Mavericks want to make Dirk Nowitzki their second-best player

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For the first time since the 1999-00 season, when Michael Finley did it, Dirk Nowitzki didn’t lead the Mavericks in win shares. As Nowitzki missed a large of the 2012-13 season due to injury, Vince Carter, Darren Collison and Shawn Marion passed him in the all-in-one stat.

If the Mavericks have their way, Nowitzki won’t be their top player again. Rick Carlisle on KESN-FM 103.3, as transcribed by The Dallas Morning News:

On if the Mavs’ goal is to make Dirk Nowitzki their second best player:

“It’s definitely a goal. I think it’s a great goal for any team to have a new best player and have their present best player become their second best player. That’s something logical. I think any team would want to have that goal. Is it possible? Yeah, it’s possible. Now, how likely is that? I can’t tell you for sure. But you know Mark (Cuban), you know Donnie (Nelson), and I’m an aggressive guy to and we’re going to do everything possible to facilitate that happening. I can’t name any names, but we’re going to be into this, and we’re going to be aggressive.”

In his last healthy 82-game season Nowitzki posted 11.1 win shares. Only LeBron James, Kevin Durant, Chris Paul, James Harden, Russell Westbrook, Marc Gasol and Stephen Curry bested that total this season. Nowitzki has certainly declined since his 11.1 season, when he led the Mavericks to an NBA title, so the pool of players who could relegate him to No. 2 is bigger than those seven players. But it’s still a fairly small group.

The Mavericks clearly believe they can no longer build a team around Nowitzki and surround him with complementary players, and if their sole goal is a championship, they are correct. Look for more superstar chasing by Dallas this summer.

NBA Power Rankings: Milwaukee jumps into top spot as Golden State slides

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No team has really grabbed hold of the top spot in the power rankings, with everybody stumbling a little. Toronto had a short slide, the Clippers just lost to the Wizards, Golden State can’t get healthy, and in the absence of one dominant team the Milwaukee Bucks — the team with the best net rating in the NBA — move into the top spot. For now.

Bucks small icon 1. Bucks (12-4, last week No. 3). Thon Maker, this is opportunity knocking. With backup center John Henson out about three months following surgery on a ligament in his left wrist, the Bucks’ front line depth will be tested and Maker is going to get some run as the backup center. This is his opportunity to show he deserves to be on the court more (plus the Bucks need those minutes). Maker can space the floor some as a shooter (Brook Lopez-lite) but the real key is on the defensive end. The Bucks are 8-1 at home (the one loss because the Grizzlies got hot late) and have 7-of-10 at their new arena coming up. They can’t keep digging first quarter holes to climb out of, however.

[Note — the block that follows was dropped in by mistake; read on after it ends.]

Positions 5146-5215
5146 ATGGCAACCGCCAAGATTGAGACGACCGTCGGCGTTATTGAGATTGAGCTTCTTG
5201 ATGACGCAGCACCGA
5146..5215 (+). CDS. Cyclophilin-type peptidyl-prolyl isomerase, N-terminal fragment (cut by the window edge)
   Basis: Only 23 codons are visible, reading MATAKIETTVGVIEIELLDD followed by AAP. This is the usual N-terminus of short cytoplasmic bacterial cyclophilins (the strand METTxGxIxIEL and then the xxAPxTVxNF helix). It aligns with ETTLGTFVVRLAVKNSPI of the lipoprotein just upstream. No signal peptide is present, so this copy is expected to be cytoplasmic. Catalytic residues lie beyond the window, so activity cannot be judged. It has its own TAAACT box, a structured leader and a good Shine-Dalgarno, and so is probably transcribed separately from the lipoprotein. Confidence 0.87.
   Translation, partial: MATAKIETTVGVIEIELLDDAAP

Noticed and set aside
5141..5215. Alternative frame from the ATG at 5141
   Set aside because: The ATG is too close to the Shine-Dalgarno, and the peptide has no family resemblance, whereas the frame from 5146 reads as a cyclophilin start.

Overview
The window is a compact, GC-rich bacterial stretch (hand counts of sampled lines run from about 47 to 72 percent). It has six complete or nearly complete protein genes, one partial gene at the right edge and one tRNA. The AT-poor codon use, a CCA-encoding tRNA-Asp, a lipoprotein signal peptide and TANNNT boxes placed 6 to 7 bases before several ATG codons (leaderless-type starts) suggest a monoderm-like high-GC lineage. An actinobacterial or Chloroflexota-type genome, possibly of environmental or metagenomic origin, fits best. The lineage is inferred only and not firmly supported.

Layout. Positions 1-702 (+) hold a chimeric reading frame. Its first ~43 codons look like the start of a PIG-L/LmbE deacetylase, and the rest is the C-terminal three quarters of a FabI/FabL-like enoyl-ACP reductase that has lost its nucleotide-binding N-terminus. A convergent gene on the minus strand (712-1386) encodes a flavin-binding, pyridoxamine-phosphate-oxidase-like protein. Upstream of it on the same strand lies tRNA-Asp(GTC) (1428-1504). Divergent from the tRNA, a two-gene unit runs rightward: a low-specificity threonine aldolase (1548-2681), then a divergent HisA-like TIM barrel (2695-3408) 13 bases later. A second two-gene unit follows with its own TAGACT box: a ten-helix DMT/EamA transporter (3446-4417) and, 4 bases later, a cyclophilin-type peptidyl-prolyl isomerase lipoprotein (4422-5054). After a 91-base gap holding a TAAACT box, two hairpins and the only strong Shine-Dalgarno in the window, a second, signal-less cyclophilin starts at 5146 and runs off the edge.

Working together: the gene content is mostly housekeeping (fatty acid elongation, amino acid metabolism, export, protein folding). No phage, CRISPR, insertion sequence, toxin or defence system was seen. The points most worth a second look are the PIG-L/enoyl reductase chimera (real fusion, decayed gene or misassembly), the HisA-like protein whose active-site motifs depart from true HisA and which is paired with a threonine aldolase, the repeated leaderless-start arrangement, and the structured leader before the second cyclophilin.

Raptors small icon 2. Raptors (14-4, LW 1). Kawhi Leonard was brilliant against the Celtics in a game that had us hoping these teams meet in the playoffs because the matchups are fascinating and the teams evenly matched. One drop off from last season to this one: Toronto’s bench. Last season it was the best in the NBA but this season Fred VanVleet is scuffling shooting less than 40 percent on the season and not hitting threes, and the rest of the Raptors second unit is following suit. That depth is what can keep them on top of the East over the long grind of the season and they need to find it again.

 
Clippers small icon 3. Clippers (11-6, LW 5). Winners of five in a row until a second-half collapse in Washington (dead legs on a back-to-back), the Clippers may be the biggest positive surprise in the early NBA season. In two short seasons Los Angeles has transformed itself from the glamour of Lob City to a workmanlike team that is easy to get behind: Tobias Harris getting it done on the wing, Lou Williams (still coming off the bench) as the star and closer, Montrezl Harrell and Shai Gilgeous-Alexander as the hardworking young talent, Danilo Gallinari reminding everyone he can play when healthy, and of course everyone loves Boban Marjanovic. The Clippers are 2-1 on the road to start of stretch of 11-of-15 away from Staples Center.

 
Thunder small icon 4. Thunder (10-6, LW 6).. The Thunder have won 10-of-12, that despite Russell Westbrook having missed half of those games. While the offense has stayed afloat the real key is on the other end of the court, where the Thunder have the best defense in the league over the past dozen games, allowing 101.6 points per 100 possessions. Paul George and Steven Adams have stepped up their roles in this stretch, and with Westbrook back OKC should be rolling again. They need to close out November strong, because December gets tougher with a lot more time on the road.

 
Blazers small icon 5. Trail Blazers (12-5, LW 2). The Blazers remain on top of the West standings, and while we should keep talking about their improved bench and top-10 defense, let’s not forget to mention Damian Lillard is ridiculously good. He is fifth in the NBA in total points scored (454) and that works out to 26.7 a game, plus he is dishing out 6.2 assists a night (17th in the league), and he leads the league in win shares at 2.9. Portland is 2-2 so far through a six-game road trip with tough games against the Bucks and Warriors still ahead.

 
Pacers small icon 6. Pacers (11-6, LW 9). The Pacers have won three in a row, the last two essentially without Victor Oladipo, who aggravated a knee injury Saturday vs. Atlanta. This is a step forward for the Pacers, who were 0-7 when Oladipo sat last season. The difference is this season the Pacers have been playing much better defense of late, the best defense in the NBA over the last 10 games at 100.8 points per 100 possessions. That is making up for a sluggish offense, but the Pacers need to find better balance with 6-of-8 on the road against some good teams.